Camels have two humps, dromedaries have one – at least that is what I thought. It’s not true though. Now, I have learned: all of them are camels, curious and friendly, however, there are two different groups: dromedaries (1 hump) and bactrian camels (2 humps) in one group, llamas and vicunas in the other. Don’t tell me you knew …
Even more interesting: camels (ie those from group 1) can easily loose 5 to 7 kg undercoat when shedding naturally in moulting season. After collecting those fibres, the coarse and fine hairs have to be separated, washed to remove any dirt or debris before they can be spun into yarn. In short: a lot of work!
Well worth it though as the result is beautiful: It is said that the undercoat is almost as soft as cashmere and very insulating. Especially the latter totally makes sense, as the majority of camels live in desert regions, where it is super hot during the day and really cold at night.
A few weeks ago, I have bought a skein at the German manufacturer Grossewolle. The company is currently cooperating with a German camel farm – what an exciting and eligible project! Daniel (head of Grossewolle) wrote quite a bit (German – sorry) about this project that is apparently very near to his heart.
In the meantime, my skein has turned into another Down to the River but (again) I may not keep it for two reasons: the type of yarn and its color. Camel fiber has a very nice stitch definition and great length, however it is not something I like to wear around my neck. It reminds me of Scandinavian yarn, yarn with tiny “barbs” that has a felted feel to it when knitted. Something I really like in sweaters but not in a scarf. That “barbs-y feeling” is due to the guard hair, the outer protective fur. In their first attempt, Grossewolle has not (yet) been 100% successful when trying to separate guard hair and undercoat.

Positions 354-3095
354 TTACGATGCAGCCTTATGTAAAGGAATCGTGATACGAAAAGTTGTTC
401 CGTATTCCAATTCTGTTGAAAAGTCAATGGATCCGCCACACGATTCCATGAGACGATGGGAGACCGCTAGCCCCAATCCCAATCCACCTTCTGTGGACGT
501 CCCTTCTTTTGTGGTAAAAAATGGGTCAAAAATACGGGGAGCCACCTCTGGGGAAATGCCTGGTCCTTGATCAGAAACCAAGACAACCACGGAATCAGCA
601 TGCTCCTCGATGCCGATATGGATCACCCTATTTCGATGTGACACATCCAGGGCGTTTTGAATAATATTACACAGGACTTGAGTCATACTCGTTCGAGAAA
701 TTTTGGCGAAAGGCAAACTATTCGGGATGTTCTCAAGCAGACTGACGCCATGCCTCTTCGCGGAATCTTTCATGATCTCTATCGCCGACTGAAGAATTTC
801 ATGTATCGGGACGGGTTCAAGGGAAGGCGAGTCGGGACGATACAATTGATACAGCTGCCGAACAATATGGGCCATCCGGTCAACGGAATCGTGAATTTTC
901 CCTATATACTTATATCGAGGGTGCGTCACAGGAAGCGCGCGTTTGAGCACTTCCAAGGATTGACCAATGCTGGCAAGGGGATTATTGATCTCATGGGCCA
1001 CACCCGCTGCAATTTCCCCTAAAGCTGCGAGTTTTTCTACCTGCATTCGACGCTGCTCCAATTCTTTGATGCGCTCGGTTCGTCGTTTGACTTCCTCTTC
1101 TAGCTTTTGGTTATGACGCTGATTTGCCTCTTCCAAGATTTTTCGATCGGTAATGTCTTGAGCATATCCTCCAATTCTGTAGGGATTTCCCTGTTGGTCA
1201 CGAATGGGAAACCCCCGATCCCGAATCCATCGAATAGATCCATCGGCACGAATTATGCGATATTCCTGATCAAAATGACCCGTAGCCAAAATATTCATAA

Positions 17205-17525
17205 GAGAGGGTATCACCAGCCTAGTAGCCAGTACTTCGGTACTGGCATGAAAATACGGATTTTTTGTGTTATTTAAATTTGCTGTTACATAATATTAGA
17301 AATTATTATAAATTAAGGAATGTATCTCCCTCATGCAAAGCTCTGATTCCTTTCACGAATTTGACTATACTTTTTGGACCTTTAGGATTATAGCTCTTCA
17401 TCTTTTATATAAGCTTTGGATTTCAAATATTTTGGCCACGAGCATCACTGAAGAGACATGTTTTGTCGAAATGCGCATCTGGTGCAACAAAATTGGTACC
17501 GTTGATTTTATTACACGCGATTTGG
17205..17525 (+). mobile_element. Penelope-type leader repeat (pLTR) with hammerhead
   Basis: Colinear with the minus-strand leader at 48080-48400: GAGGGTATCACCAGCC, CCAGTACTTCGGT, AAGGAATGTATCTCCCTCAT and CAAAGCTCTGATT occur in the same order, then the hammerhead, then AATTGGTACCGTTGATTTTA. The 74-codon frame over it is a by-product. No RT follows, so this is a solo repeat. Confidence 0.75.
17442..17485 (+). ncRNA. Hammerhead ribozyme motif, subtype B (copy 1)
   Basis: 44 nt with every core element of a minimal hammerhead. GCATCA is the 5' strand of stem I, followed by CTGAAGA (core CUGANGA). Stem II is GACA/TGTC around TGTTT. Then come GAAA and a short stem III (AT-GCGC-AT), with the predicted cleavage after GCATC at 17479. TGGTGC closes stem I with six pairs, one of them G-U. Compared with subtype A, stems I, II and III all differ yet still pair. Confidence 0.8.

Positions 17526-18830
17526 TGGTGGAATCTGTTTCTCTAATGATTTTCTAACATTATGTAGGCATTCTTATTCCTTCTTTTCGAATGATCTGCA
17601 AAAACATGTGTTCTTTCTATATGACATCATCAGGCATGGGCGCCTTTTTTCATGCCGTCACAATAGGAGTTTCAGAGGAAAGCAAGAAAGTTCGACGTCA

I have been trying to soften the finished scarf with the help of wool fat – now it itches less but has a “greasily” feeling to it (even though I did not use much lanolin at all). Hence, for now I have not yet decided how to proceed, whether to wash it again or not. Whether to keep it or not.
And talking about the color: it is totally different from sheep wool. Actually no surprise, as a camel is not a sheep … but I had not given it any thought before. Camel wool is mat, lusterless in a way. Look at a camel and you know what I mean. (Besides, the yarn smells different too).
However, I cannot let go (yet). I really want to see this project develop at Grossewolle. There is so much enthusiasm, so much passion and work. Hence, sometime in the near future I might buy another skein. It will be softer, I am sure and (in combination with a more colorful strand) an exciting yarn to work with.
I will keep you posted!